It turns out that rakugo was James’ idea, suggested to Sherlock soon after the two met quite by chance (the fact that Sherlock’s brother was James’ father’s secretary for five years was mere coincidence). When his mother took her life and even before losing his twin sister to Jack, James had a similarly large hole in his heart that Kabukichou and the people in it managed to fill.

Now he feels alone again, as his attackers in prison grow more brazen and one of his protectors being beaten half to death and being released early. It’s just a horrible situation all around. No matter how many cases Sherlock solves, as long as James is in prison (and danger) the emptiness and despair will always creep back into the spaces between the cases.

Kabukichou Sherlock – 12 – One for the Cats

As one could have reliably predicted, Sherlock ends it’s first half by following up its most serious, hard-hitting, emotional episodes with one of its weakest, a calm after the storm, if you will. All of the detectives are feeling down since Moriarty was hauled away for murder, but Mrs. Hudson has a new case for them: Pipe the Cat is missing and possibly catnapped. The reactions of the detectives mirror my own enthusiasm for the case.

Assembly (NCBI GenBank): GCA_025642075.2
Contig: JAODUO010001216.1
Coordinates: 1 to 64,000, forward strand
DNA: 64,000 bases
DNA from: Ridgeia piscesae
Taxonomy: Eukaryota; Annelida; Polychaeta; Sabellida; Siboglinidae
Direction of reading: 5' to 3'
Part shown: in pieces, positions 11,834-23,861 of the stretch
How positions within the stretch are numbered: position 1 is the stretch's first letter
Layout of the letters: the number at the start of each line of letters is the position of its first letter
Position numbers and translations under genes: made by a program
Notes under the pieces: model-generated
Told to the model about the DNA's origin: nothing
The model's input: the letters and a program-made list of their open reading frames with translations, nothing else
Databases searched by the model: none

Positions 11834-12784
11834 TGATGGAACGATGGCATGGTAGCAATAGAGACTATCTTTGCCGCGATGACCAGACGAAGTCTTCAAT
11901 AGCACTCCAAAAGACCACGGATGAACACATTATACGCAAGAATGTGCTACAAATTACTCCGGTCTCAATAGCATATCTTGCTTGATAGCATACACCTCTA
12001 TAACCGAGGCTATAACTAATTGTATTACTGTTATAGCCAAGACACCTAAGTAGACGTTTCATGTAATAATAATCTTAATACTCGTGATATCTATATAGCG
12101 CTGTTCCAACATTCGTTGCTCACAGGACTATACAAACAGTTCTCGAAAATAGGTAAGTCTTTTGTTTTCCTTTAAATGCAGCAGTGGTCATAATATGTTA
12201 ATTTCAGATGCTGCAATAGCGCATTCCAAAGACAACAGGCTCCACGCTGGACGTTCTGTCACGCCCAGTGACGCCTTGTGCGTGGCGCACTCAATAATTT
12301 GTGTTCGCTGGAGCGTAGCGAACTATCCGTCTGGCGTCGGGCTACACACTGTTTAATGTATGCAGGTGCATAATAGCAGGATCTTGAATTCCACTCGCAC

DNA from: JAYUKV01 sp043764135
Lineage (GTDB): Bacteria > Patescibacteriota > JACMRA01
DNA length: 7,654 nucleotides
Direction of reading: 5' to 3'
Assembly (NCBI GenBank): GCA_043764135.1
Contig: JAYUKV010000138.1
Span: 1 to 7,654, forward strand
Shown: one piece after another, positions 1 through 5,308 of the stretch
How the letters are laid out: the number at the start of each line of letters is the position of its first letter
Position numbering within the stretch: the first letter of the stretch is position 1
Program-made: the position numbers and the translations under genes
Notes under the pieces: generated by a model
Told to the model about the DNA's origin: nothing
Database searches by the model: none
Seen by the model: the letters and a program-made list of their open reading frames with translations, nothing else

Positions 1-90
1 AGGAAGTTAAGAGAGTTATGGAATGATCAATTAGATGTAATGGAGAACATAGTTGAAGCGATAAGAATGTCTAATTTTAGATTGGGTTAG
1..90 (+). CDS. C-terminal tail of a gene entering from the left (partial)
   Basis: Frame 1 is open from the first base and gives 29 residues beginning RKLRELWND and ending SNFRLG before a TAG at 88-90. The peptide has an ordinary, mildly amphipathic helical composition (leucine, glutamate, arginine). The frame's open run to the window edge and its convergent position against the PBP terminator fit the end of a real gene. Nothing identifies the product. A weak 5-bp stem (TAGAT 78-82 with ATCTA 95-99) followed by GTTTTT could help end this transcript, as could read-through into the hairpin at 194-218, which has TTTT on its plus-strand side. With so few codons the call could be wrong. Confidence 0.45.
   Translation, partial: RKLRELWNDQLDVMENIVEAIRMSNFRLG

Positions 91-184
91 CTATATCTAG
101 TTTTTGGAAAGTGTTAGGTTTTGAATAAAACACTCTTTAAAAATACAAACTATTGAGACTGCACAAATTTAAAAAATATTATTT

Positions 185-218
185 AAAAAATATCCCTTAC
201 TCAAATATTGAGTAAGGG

Don’t get me wrong, I love cats, especially comically huge ones like Pipe, but watching the detectives chase after him wasn’t particularly thrilling, nor is Sherlock’s innovative solution to catching him: a trail of strawberries. The detectives and Irregulars celebrate the retun of Pipe with a big party that raises everyone’s spirits somewhat, and while Irene leaves Sherlock’s life, Watson becomes his official assistant. With Jack gone, I wonder what overarching case will occupy the second half—and if Moriarty ever gets out of prison.

Cop Craft – 09 – The Cat’s Out of the (Garbage) Bag

As silly as I thought the Tilarna-Kuroi body swap is, if you ever find yourself in such a pinch, it helps to have a competent friend in Cecil Epps. Having missed the trash pickup, she calls the waste management company, and when they stonewall her, she plays the police card to get access.